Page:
Many muslims around the world insist that the terrorists and radicals are not representative of the Muslim world, that they are truly extremists. I sincerely believe them. And that simply increases the culpability of the mainstream Muslim world in this tragedy. I would ask my Muslim brethren: Why have you allowed radical extremist elements to dominate events in the Middle East and around the world? Why have moderate, mainstream elements not been very visibly active in repudiating their extremist elements? Christianity has pretty successfully marginalized the extremist elements within their ranks. Few take seriously the White Supremicists or Fred Phelps (Pat Robertson aside…). Why is the Muslim world unable or unwilling to marginalize their violent and radical elements? How can they be so apparently complacent in allowing the radicals to control the destiny of the Islamic world? At the risk of falling victim to ethnocentrism, is Islam somehow lagging behind the cultural and philosophical development of other religions, such that it can find the bloodshed of innocents morally acceptable?

I do not believe that the Muslim Middle East must relent in its quest for justice and respect. To attempt to ignore the seething discontent of millions of Muslims would be foolish and counterproductive. It would eventually burst forth again in violence. On the contrary, the Muslim World must instead provide an alternative method with which to pursue their goals, one based on humane principles. Islam find a more enlightened, more morally persuasive voice if it is to successfully stand against those who have abused them. It must to find its Gandhi, its Martin Luther King jr. Those icons proved that nonviolent resistance will ultimately be successful where violence can only lead to ruin. Muslims must use those tactics not only against the international influences who take advantage of them, but against their own extremist elements. They must show the rank-and-file of Muslim society that there is a more viable alternative to suicide bombings and attacking schoolyards. As they do so, public opinion around the world will, as it did with India, rally around them, and the enemies of Islam will be pressured by their own ethical sensitivities as well as world opinion to change their approach. The grievances of the Muslim community will begin to be taken seriously, and their enemies will be forced to give way.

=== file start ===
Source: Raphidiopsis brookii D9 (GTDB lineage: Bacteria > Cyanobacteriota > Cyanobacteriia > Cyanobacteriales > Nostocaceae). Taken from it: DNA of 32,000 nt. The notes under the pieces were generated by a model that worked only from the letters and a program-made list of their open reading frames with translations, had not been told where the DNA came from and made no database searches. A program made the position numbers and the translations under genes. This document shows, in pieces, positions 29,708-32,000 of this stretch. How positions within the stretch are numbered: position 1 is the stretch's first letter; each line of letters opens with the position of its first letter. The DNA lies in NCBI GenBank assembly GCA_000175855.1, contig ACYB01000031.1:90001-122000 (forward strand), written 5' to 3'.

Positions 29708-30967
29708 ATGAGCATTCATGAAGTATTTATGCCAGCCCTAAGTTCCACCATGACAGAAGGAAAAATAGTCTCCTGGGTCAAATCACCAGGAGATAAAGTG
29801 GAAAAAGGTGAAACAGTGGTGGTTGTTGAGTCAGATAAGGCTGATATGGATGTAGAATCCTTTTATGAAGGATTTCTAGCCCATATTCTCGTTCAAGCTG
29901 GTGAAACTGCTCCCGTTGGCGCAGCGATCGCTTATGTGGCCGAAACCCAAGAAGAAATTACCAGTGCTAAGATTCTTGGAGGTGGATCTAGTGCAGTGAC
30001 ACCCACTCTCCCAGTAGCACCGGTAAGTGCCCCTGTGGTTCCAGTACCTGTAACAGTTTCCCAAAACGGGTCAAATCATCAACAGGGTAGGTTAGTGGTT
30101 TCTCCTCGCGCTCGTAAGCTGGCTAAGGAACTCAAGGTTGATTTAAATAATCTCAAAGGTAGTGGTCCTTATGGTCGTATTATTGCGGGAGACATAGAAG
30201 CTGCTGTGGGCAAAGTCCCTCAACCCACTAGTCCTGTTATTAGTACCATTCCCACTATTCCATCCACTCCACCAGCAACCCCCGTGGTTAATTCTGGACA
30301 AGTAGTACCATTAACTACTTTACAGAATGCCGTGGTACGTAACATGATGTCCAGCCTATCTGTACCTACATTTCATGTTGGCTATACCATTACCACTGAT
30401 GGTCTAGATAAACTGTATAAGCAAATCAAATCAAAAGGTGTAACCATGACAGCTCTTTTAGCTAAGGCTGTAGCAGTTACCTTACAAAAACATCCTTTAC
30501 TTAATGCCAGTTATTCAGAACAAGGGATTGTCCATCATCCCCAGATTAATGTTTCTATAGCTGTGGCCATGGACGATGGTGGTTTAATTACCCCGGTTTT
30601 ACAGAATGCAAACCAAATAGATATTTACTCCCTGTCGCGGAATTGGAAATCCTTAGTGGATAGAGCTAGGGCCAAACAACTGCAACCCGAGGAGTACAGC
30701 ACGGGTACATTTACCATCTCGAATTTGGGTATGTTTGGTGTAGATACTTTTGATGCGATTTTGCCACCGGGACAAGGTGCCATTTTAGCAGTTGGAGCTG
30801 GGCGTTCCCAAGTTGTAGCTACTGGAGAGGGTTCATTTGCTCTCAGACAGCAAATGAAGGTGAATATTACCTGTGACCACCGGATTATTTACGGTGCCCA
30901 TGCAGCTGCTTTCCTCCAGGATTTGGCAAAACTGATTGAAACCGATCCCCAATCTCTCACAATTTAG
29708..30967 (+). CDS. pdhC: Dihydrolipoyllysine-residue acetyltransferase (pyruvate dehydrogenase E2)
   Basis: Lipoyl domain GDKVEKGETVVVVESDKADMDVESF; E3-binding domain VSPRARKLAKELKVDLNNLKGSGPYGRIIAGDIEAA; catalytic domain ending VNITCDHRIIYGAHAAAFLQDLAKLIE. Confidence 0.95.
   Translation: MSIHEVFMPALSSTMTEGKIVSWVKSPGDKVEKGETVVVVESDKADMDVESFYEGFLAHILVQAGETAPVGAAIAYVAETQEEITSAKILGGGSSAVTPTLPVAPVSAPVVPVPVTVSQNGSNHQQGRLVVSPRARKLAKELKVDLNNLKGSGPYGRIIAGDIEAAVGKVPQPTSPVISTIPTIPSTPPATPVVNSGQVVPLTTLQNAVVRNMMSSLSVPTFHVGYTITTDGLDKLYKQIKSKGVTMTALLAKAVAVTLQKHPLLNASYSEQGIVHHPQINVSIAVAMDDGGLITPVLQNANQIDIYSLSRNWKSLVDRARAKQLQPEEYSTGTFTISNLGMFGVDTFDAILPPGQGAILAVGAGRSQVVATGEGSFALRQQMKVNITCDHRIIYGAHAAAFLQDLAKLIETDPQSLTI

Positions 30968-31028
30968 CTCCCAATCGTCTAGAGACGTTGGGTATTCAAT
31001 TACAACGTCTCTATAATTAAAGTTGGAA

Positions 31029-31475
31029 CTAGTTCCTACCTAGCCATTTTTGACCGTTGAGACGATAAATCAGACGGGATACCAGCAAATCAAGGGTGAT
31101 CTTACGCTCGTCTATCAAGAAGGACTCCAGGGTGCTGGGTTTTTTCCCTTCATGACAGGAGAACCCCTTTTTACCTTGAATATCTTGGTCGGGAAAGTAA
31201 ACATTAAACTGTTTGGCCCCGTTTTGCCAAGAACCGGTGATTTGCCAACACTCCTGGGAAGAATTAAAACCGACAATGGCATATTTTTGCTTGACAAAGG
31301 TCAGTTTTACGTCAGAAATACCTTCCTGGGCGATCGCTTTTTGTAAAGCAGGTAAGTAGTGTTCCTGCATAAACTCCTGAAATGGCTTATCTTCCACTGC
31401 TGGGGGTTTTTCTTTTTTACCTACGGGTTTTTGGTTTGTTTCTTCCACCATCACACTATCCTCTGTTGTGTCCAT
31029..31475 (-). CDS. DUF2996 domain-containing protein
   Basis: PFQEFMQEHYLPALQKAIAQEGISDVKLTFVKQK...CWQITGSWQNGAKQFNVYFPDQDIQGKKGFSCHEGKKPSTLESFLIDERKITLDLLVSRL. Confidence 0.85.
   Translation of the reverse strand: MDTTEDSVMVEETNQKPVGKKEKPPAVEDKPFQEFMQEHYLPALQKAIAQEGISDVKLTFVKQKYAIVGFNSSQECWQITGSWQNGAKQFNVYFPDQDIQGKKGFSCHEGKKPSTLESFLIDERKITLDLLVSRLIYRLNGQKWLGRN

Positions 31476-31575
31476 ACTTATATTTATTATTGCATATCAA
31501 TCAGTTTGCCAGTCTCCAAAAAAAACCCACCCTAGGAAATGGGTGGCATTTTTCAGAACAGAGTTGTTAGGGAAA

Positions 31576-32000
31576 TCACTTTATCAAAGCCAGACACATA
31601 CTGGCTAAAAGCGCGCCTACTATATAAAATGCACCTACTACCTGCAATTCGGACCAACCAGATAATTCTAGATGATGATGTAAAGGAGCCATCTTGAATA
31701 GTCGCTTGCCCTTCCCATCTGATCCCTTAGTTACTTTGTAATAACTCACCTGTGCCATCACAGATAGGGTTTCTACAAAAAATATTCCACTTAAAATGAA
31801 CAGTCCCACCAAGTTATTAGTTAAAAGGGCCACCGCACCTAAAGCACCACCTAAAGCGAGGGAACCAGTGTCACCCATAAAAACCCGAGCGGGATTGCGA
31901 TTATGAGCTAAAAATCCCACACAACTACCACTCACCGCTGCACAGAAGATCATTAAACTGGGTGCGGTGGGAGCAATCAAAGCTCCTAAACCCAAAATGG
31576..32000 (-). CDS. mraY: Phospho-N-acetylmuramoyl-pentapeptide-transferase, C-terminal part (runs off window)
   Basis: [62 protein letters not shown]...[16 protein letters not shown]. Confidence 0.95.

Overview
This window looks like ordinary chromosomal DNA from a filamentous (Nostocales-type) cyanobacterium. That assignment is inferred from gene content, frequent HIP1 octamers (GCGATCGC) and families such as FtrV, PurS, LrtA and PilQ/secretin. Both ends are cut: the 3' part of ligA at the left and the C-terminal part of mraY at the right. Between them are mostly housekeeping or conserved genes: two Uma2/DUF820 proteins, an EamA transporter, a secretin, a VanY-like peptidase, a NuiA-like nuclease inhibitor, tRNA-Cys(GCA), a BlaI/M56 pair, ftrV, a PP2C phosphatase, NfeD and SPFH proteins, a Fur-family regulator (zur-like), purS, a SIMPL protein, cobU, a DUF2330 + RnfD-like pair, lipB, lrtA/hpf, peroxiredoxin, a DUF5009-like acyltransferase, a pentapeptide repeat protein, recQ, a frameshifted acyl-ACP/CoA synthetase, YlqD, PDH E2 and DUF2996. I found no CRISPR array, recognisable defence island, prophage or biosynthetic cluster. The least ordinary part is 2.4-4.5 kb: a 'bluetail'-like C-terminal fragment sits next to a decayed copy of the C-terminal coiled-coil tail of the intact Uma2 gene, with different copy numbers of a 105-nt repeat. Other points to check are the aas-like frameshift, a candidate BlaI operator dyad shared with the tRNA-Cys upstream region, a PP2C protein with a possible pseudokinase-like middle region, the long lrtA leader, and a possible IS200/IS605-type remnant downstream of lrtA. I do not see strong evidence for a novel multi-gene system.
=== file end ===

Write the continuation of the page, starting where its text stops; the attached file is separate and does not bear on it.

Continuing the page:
This is admittedly a great deal to ask of the Muslim community. It can be dangerous to challenge the established powers in the Muslim World, particularly in the violent political environment of the Middle East. The path will not be easy. It will entail a great deal of hardship. Progress will be slow. Yet it is crucial that they find the courage to take this path. Until Muslims do this, they will find their hopes perpetually foiled by themselves.


6 Responses to “A Pox on both their Houses: I – Islamic Extremists”

  1. Frank Staheli Says: